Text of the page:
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Mobility and risk

Social networks may play a role in understanding relationship between population migration, cancer

Georgia Tourassi and Songhua Xu use information found on social networks to study the cancer risks associated with migration. Photo: Jennifer Brouner)

Georgia Tourassi and Songhua Xu use information found on social networks to study the cancer risks associated with migration. Photo: Jennifer Brouner)

Public forums on social media may enable ORNL researchers to study environmental cancer risks virtually, bringing the scientific community closer to understanding the impacts of modern population migration patterns on cancer risk.

Over the next four years, Georgia Tourassi and Songhua Xu in ORNL's Biomedical Science and Engineering Center will use such information to try to answer a question that has puzzled experts for decades: What environmental factors change the risk of various cancers when people move from one geographic region to another?

The ORNL researchers hope the endless supply of case studies available online and in newspapers will enable them to develop a framework that will help epidemiologists narrow future studies.

"There is a general movement to see how we can use social networks to not only help epidemiologists discover and monitor the spread of infectious diseases, but also answer a large range of epidemiological questions specifically related to cancer," Tourassi says. "Plenty of studies strongly suggest that many answers we get through expensive clinical trials are similar to those we get quickly by mining online media. If we demonstrate that social media can be used to answer epidemiological questions, we will have set the stage for this line of research in the cancer scientific community."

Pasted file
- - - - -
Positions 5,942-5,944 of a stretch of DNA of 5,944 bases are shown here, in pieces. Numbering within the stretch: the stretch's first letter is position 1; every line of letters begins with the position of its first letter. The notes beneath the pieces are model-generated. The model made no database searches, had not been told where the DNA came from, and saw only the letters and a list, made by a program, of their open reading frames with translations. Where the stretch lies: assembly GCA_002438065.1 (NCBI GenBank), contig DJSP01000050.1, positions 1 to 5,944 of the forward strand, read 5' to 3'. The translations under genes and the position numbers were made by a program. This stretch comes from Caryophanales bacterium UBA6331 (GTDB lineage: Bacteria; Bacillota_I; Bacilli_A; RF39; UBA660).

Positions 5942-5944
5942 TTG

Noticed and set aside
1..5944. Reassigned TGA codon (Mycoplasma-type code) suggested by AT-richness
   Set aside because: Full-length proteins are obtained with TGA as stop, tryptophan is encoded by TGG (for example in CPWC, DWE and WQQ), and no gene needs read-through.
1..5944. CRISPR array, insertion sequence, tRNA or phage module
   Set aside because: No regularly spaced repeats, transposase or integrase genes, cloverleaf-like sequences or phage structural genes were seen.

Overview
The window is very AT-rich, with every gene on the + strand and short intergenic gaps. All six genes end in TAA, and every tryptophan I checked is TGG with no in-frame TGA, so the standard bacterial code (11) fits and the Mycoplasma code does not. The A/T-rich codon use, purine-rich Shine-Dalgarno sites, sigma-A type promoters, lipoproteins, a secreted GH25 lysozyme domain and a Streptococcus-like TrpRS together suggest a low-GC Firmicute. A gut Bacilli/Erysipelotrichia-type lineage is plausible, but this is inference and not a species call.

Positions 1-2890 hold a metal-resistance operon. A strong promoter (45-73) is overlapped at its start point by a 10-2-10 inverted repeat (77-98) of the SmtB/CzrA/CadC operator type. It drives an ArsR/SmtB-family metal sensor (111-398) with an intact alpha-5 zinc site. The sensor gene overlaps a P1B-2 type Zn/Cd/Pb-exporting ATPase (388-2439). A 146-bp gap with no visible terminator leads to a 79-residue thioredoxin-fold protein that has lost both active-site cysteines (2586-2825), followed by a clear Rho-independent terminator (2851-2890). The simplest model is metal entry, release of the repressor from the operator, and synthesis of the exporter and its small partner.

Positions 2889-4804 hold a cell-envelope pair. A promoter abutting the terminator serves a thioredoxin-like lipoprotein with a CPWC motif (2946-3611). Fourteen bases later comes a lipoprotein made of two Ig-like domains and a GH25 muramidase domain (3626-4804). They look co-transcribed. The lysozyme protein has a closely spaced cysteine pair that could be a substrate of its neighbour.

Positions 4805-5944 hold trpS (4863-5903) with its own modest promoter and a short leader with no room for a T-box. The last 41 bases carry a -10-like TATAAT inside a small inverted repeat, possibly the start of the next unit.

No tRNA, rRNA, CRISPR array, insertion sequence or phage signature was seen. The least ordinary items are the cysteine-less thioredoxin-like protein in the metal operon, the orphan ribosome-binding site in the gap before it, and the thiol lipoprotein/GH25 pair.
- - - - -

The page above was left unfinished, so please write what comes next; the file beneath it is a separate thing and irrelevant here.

Epidemiology studies and clinical trials on cancer are typically time consuming, expensive and complex, and major breakthroughs have been stalled for the past few years. This lull has prompted the National Institutes of Health to fund 38 research teams who proposed high-risk creative projects that aim to answer 24 of the most provocative questions in cancer research.

The ORNL research duo's four-year grant is worth more than $1.6 million and will allow them to design cyber informatics tools that can search for, read through, and translate large amounts of online information.

Xu, an expert on web intelligence and online contents mining, will tailor the programs to identify reliable stories on breast and lung cancer creating a tool that acts like an army of computer analysts constantly collecting and processing information. Linking these stories with publicly available environmental data and mining them using artificial intelligence will allow the ORNL team to search for associations between changes of migration-influenced environmental factors and cancer risk. Each phase of the project will be reviewed by the Oak Ridge Institutional Review Board to assure proper protections are in place for information that is mined and used in their research.

Collaboration with clinical specialists, cancer environmentalists and biostatisticians from Brown University and the University of North Texas will help ORNL researchers interpret the associations they discover.

"ORNL will have a very critical role to play when it comes to this type of research because of its unique computing resources and scientific capabilities," Tourassi says. "This research fits perfectly with DOE's mission of scientific discovery from big data, ensuring that its resources are put to use to advance the public good."

NIH's Provocative Questions initiative aims to engage a diverse range of scientists in an exercise that will define and solve perplexing questions in cancer research. For fiscal year 2012, $18 million was distributed to research teams. —Jennifer Brouner